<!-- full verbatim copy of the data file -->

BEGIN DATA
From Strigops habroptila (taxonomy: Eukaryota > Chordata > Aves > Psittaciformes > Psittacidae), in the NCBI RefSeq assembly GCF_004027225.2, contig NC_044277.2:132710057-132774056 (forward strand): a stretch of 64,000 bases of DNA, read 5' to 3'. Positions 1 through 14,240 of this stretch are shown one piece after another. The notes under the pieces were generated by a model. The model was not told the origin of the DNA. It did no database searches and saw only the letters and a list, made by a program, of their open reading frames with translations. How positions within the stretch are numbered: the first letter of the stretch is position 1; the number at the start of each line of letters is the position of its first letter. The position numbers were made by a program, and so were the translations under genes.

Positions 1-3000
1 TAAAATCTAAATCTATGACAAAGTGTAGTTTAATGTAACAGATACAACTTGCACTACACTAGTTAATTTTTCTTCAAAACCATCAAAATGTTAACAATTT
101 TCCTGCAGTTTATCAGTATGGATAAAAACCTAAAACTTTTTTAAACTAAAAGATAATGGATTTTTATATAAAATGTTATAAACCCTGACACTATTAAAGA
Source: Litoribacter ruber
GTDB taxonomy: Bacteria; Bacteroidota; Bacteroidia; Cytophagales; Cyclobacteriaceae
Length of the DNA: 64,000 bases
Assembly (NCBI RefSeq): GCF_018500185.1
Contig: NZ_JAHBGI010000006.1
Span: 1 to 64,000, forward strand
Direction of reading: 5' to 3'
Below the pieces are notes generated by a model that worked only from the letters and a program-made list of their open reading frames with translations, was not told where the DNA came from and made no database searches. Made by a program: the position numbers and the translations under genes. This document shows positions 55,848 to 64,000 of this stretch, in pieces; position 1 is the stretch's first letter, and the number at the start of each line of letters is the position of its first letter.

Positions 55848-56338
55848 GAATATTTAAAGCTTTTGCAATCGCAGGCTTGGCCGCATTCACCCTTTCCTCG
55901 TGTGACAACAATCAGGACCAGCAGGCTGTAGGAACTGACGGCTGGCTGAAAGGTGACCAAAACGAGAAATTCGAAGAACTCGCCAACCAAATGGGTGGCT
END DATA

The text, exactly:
From Strigops habroptila (taxonomy: Eukaryota > Chordata > Aves > Psittaciformes > Psittacidae), in the NCBI RefSeq assembly GCF_004027225.2, contig NC_044277.2:132710057-132774056 (forward strand): a stretch of 64,000 bases of DNA, read 5' to 3'. Positions 1 through 14,240 of this stretch are shown one piece after another. The notes under the pieces were generated by a model. The model was not told the origin of the DNA. It did no database searches and saw only the letters and a list, made by a program, of their open reading frames with translations. How positions within the stretch are numbered: the first letter of the stretch is position 1; the number at the start of each line of letters is the position of its first letter. The position numbers were made by a program, and so were the translations under genes.

Positions 1-3000
1 TAAAATCTAAATCTATGACAAAGTGTAGTTTAATGTAACAGATACAACTTGCACTACACTAGTTAATTTTTCTTCAAAACCATCAAAATGTTAACAATTT
101 TCCTGCAGTTTATCAGTATGGATAAAAACCTAAAACTTTTTTAAACTAAAAGATAATGGATTTTTATATAAAATGTTATAAACCCTGACACTATTAAAGA
Source: Litoribacter ruber
GTDB taxonomy: Bacteria; Bacteroidota; Bacteroidia; Cytophagales; Cyclobacteriaceae
Length of the DNA: 64,000 bases
Assembly (NCBI RefSeq): GCF_018500185.1
Contig: NZ_JAHBGI010000006.1
Span: 1 to 64,000, forward strand
Direction of reading: 5' to 3'
Below the pieces are notes generated by a model that worked only from the letters and a program-made list of their open reading frames with translations, was not told where the DNA came from and made no database searches. Made by a program: the position numbers and the translations under genes. This document shows positions 55,848 to 64,000 of this stretch, in pieces; position 1 is the stretch's first letter, and the number at the start of each line of letters is the position of its first letter.

Positions 55848-56338
55848 GAATATTTAAAGCTTTTGCAATCGCAGGCTTGGCCGCATTCACCCTTTCCTCG
55901 TGTGACAACAATCAGGACCAGCAGGCTGTAGGAACTGACGGCTGGCTGAAAGGTGACCAAAACGAGAAATTCGAAGAACTCGCCAACCAAATGGGTGGCT